Superradiant Lasers and Bad-Cavity QED

Comparison of a traditional laser to a superradiant laser. Since, in the latter case, the phase information is stored in the atoms, superradiant lasers can be significantly more robust to thermal vibrations of the mirrors.

J. Bohnet et al., Nature 484, 78-81 (2012)

Proposal for a thermal beam setup in order to achieve continuous-wave superradiant lasing.  

H. Liu et al., PRL 125, 253602 (2020)

State populations in the Dicke basis for states on either side of the subradiant-to-subradiant phase transition in the bad-cavity lasing model.

A. Shankar*, J. Reilly* et al., PRL 127, 073603 (2021)

Our research group is on the quest for the holy grail: an active superradiant atomic clock. Such clocks are so desirable for both practical and scientific reasons, and have the potential to push the precision of clock measurements to levels in which quantum gravitational effects can be studied. For one, the use of superradiant lasers instead of traditional lasers can greatly improve the phase coherence in the optical field of the clock system. This is because the system operates in the bad-cavity regime such that the output light is directly emitted from an ultra-narrow clock transition. By developing an active atomic clock based on this system, clock setups would no longer need additional probe lasers which restrict current experiments from exploiting the full potential offered by the stability of optical clock transitions. This could potentially achieve a lasing linewidth on the order of mHz which corresponds to a coherence length stretching from the Earth to the Sun. Furthermore, since the phase coherence of the output field is stored in the atoms rather than the cavity photons, the system becomes incredibly robust to thermal fluctuations of the reference cavity mirrors which is the main effect that limits the achievable linewidth in traditional lasers.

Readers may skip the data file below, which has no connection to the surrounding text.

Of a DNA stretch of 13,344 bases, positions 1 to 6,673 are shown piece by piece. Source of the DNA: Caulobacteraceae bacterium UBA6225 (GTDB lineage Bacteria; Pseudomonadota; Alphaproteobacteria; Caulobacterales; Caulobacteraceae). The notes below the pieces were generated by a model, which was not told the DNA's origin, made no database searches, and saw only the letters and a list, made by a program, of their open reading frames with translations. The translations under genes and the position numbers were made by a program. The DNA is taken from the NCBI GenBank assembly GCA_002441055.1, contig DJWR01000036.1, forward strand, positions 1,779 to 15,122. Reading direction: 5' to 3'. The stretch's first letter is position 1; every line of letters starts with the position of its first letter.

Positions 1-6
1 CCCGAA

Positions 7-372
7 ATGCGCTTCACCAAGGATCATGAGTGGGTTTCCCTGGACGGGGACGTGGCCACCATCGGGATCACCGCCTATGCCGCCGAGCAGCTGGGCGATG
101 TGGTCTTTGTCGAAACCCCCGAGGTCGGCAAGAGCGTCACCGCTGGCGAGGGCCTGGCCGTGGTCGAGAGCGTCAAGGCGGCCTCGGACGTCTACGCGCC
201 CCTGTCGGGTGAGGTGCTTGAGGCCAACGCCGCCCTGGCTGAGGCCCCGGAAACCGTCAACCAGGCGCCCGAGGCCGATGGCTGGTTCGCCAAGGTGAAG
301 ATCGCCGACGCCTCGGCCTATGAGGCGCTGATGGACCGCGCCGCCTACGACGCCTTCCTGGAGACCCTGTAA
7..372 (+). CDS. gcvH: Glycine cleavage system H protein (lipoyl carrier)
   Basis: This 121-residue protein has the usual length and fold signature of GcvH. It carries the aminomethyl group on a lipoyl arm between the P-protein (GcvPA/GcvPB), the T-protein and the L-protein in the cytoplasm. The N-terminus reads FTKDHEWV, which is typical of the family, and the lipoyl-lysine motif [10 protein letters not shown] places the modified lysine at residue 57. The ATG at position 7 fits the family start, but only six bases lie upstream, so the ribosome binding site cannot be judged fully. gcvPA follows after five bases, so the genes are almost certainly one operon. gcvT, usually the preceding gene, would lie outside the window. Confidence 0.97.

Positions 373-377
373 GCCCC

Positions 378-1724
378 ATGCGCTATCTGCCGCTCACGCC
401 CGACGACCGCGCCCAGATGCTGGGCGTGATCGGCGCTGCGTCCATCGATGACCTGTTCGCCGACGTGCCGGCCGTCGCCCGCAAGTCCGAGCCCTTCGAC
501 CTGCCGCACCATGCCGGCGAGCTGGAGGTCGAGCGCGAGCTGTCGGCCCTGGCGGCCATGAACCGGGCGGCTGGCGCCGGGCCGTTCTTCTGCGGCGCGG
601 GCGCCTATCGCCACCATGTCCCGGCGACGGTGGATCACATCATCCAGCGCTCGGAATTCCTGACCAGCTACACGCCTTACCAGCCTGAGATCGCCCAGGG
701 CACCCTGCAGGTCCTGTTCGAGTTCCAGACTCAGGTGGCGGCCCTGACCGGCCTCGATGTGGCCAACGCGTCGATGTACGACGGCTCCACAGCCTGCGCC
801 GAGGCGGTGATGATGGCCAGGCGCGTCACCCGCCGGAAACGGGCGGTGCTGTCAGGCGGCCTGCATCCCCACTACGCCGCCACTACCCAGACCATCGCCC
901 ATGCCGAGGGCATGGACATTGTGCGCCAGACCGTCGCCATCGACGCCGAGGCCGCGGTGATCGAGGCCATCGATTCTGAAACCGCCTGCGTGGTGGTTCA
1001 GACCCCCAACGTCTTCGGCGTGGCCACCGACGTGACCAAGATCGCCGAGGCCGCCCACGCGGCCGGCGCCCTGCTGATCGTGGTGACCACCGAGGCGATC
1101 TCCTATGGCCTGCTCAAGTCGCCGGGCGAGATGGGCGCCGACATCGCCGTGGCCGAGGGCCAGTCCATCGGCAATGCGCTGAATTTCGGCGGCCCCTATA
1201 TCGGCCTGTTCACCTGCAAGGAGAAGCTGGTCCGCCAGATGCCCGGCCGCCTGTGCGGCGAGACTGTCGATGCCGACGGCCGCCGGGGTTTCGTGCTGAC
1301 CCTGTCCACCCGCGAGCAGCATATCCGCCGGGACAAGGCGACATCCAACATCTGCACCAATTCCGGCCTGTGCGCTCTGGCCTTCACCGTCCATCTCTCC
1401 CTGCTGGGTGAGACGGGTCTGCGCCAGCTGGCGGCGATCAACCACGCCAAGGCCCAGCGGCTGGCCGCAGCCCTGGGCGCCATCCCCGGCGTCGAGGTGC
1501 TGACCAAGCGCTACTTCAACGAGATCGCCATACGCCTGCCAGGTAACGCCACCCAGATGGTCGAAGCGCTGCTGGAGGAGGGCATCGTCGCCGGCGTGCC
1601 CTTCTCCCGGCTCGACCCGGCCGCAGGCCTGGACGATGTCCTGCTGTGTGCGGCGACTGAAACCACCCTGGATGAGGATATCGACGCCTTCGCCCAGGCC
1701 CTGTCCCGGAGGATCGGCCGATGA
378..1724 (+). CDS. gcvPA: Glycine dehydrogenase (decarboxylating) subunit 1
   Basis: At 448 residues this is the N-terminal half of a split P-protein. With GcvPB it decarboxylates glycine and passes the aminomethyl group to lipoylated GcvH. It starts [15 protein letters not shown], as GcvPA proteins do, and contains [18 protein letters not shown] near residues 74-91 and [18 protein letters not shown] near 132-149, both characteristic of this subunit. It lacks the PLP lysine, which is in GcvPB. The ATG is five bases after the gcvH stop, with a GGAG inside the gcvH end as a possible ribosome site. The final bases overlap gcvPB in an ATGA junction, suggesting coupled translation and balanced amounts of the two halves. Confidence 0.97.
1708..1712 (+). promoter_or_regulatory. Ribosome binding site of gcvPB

Our group, in collaboration with the Ye lab, pioneered the idea of active superradiant atomic clocks in a trapped atom bad-cavity system. This proposal introduced an individual pumping scheme which allows the system to avoid problems from single-atom decoherence processes that would ruin previous proposals of fully collective superradiant lasers. The use of individual pumping also significantly expands the parameter regime in which steady-state superradiance is achievable compared to fully collective superradiant lasers. With this proposed model, our group collaborated with the Thompson lab to achieve the first experimental realization of a superradiant laser. However, experimental realizations of superradiant lasers have so far been limited to the pulsed regime primarily due to atomic heating effects associated with the individual pumping scheme. To overcome these practical issues and achieve continuous-wave lasing, our group, in collaboration with the Nicholson lab out of the Center for Quantum Technologies in Singapore, have instead proposed a thermal beam configuration where atoms are excited before traversing the cavity mode. We collaborate with the Schreck lab from the University of Amsterdam to realize our thermal beam proposal in an experimental setting. 

In addition to superradiant lasing, we research bad-cavity QED in the context of dissipative phase transitions and entanglement-enhanced metrology. We have explored the weak-pumping regime of the bad-cavity laser model in which we discovered a fully dissipative phase transition between two distinctive states of steady-state subradiance. This system has a vanishing number of unentangled atoms near the critical point in the large atom limit. We also examine systems where highly entangled states can be adiabatically created in a decoherence-free subspace of collective dissipation induced by the decay of the cavity.